Let me also offer my salute to the countless volunteer NSPRA members who rushed in to aid the Moore Public Schools in the aftermath of the devastating F5 tornado that tore apart their community, schools and lives. You are heroic as true first responders who ran toward the danger and assumed great risks. People like Kelly Arnold who devoted hours and hours on the front lines in Moore only to have her own district offices ravaged by the second F5 tornado a week later. Remarkable resilience and courage demonstrated by her and her colleagues. This was a teachable moment about the power and significance of the NSPRA network to answer the call in times of great need.
I am humbled to be recognized by my peers for this prestigious honor. The list of names that have received this award is truly impressive. It includes some of the legends in our industry. I consider them my role models and my friends. I’ve been blessed, through NSPRA, to be surrounded by a cadre of some pretty remarkable people --- a whole line-up of unusual suspects that have always been there for me. There are far too many to mention all by name, but I would like to single out my home state chapter, CalSPRA, and especially Trinette Marquis Hobbs for placing my name in nomination. I would also like to thank Jim Dunn, Bob Noyed, Chris Tennill and Rick Kaufman for your kind words of support. And for the countless others, your fingerprints are all over my career. Through the years, I have tried to be there for you as well. That’s the NSPRA way. I have a reputation for never saying “no” and that’s a habit I intend to keep.
After I got the call from Joe saying I was joining this illustrious company I was also struck by two simple facts:
1.       I must be getting old. Too many gray hairs, wrinkles and scars create the benchmarks of my 40-year career in communications. I started practicing public affairs communications before many of you were born.
2.      Many of you here this morning do not know these giants except as names in a program or on a plaque. You may not even be aware that their footprints in our profession form the pathways to success in your careers.
You bright rising stars might know more than we do, but we still know some things that you haven’t learned. That reminds me of the story of the two young fish swimming in the lake. As they were darting around with enthusiasm an old fish calmly swam by and asked, “How’s the water boys?” The two fingerlings just nodded and smiled at the old cod. When the old fish was out of sight one youngster turned to the other and said, “What the hell is water?”
I believe in you. I am honored to have mentored some of you. My goal is to have every school district in America recognize, employ, and value at a high level the school communicator position. We need more of you, a lot more! You are an amazing generation of communicators with an arsenal of communication tools at your disposal.  As you harness that capability, I would encourage you to:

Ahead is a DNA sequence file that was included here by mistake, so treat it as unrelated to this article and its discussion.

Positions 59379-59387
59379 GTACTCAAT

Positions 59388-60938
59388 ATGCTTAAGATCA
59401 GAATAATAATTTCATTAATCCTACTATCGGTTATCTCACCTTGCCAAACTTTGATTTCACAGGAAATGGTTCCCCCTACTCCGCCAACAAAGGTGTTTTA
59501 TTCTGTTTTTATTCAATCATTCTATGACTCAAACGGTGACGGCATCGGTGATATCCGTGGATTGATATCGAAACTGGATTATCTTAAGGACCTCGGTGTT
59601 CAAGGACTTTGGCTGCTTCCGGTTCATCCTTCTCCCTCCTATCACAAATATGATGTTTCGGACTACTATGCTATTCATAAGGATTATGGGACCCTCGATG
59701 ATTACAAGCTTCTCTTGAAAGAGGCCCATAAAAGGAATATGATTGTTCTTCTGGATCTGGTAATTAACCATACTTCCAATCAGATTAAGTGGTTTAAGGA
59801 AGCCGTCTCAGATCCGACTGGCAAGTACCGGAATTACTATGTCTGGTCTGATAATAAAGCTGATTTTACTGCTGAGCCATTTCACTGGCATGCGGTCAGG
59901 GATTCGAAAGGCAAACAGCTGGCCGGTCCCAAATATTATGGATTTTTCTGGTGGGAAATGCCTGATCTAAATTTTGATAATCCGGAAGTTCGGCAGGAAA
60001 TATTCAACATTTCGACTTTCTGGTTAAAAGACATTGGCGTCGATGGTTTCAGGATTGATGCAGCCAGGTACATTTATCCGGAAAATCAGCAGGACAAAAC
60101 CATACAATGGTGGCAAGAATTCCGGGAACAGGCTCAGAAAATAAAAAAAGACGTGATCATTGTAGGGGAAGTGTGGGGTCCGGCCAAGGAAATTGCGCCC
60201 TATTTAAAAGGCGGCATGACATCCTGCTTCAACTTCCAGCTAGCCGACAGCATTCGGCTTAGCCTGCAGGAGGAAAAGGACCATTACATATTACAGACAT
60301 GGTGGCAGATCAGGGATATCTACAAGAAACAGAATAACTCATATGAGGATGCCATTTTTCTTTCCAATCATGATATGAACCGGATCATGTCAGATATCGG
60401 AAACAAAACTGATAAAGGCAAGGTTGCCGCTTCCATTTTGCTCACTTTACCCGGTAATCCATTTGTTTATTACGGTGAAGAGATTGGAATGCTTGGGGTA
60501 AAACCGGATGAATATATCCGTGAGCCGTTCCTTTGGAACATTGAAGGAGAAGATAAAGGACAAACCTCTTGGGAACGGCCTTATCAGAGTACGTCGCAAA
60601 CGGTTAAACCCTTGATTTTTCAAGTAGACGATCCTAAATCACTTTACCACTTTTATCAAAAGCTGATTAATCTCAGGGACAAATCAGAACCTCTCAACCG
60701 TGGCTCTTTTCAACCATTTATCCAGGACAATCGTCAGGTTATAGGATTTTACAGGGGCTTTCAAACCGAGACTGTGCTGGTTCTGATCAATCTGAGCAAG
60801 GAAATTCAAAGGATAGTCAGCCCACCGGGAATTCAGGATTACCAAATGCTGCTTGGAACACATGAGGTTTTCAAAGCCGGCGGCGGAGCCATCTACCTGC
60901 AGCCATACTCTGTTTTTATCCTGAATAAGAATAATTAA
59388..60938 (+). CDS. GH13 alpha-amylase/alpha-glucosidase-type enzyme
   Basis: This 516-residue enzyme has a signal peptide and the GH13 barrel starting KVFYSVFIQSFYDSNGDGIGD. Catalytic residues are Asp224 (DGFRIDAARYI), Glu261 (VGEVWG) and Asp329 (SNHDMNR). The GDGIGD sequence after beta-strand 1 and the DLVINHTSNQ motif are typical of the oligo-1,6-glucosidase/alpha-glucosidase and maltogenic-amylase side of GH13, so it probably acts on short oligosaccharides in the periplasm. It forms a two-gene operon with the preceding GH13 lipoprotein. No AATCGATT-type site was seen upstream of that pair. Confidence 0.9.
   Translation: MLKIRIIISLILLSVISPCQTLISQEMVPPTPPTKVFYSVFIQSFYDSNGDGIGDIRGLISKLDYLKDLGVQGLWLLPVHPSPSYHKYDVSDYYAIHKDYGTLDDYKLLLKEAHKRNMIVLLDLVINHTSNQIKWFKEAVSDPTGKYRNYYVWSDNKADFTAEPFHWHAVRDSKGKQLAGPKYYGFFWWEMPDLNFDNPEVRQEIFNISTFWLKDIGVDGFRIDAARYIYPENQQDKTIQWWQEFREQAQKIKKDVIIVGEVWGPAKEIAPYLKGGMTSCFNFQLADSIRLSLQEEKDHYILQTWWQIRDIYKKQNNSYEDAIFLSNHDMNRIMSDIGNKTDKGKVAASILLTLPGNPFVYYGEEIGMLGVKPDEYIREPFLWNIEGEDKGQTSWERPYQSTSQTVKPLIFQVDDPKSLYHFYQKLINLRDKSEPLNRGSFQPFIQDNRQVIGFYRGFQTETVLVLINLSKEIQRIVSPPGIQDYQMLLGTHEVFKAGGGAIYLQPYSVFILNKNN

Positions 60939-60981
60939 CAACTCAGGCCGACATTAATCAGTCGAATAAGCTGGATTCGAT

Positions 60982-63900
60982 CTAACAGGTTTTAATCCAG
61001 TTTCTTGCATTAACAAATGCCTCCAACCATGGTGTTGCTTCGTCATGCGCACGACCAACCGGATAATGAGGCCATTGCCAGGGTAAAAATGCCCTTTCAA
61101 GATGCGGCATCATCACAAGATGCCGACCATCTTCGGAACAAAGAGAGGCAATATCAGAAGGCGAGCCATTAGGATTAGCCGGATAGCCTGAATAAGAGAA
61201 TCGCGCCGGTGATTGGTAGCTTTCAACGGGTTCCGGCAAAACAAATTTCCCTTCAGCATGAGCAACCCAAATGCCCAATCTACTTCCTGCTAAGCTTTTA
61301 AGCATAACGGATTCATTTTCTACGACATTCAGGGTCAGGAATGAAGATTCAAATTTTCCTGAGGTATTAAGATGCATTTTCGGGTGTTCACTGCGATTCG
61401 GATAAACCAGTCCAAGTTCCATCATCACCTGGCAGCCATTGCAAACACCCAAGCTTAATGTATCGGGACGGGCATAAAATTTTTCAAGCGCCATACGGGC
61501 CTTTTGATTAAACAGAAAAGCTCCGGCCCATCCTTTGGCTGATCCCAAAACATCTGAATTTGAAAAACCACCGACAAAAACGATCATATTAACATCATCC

·        Worry more about what you communicate than about how you communicate it
·        Be as concerned with high touch as much as high tech so that we build enduring relationships of support for public education
·        Embrace the challenge of being the new thought leaders of NSPRA who are unafraid to speak the truth, debunk the myths, and challenge the loud angry voices that so want to dominate the debate about the future of America’s children and the public schools that serve them.
In my career I have tried to be an unwavering advocate for children who in our society are often the most vulnerable because they don’t have a voice and don’t have a vote. We can be that voice. I am also a passionate believer in public education as the vehicle for a brighter future for all children. We can tell that story. And I believe we are the messengers who can best mobilize a nation to make education its highest priority.
And I guess that brings me to the main point I want to leave you with this morning.
Live your professional life as a Lasting Legacy
Set down an imprint that endures by the impact of your work. Out there are future Presidents Award recipients. Will it be you?
What you do matters more than you know, and it matters now more than ever.
They say that children are our future. I disagree. We are their future by the decisions we make and the actions we take every day. Now is the time for action. Now is our moment of truth. Now we need to shape the conversation about the future of public education. It isn’t enough to simply inform people; we must convert them to advocacy.
They say you can tell a lot about what someone stands for by who they stand next to. I am proud to stand next to you. Together, through NSPRA, it is our time to stand up for children, stand up for public schools, and stand up for each other.
Thank you